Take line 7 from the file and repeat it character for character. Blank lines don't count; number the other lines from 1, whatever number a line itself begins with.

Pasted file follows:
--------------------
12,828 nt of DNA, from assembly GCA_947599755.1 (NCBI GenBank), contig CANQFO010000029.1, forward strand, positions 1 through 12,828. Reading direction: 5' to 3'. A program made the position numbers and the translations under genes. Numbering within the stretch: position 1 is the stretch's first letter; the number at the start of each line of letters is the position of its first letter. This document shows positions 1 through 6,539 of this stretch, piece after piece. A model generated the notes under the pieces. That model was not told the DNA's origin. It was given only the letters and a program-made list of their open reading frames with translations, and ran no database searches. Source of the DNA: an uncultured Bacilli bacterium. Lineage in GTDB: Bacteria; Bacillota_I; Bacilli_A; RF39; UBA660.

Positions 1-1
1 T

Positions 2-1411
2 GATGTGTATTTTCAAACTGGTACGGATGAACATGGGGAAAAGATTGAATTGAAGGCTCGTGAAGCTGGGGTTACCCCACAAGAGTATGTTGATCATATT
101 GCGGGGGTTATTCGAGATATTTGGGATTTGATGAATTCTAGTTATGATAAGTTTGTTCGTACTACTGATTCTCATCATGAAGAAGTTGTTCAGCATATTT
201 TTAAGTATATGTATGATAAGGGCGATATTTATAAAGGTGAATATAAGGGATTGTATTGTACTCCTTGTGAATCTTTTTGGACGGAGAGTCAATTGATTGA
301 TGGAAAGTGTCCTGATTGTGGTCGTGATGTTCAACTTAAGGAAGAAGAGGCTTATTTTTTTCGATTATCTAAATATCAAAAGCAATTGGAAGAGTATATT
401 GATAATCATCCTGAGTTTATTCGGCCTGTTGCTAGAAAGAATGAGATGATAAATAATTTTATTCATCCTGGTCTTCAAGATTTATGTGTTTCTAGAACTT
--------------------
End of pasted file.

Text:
201 TTAAGTATATGTATGATAAGGGCGATATTTATAAAGGTGAATATAAGGGATTGTATTGTACTCCTTGTGAATCTTTTTGGACGGAGAGTCAATTGATTGA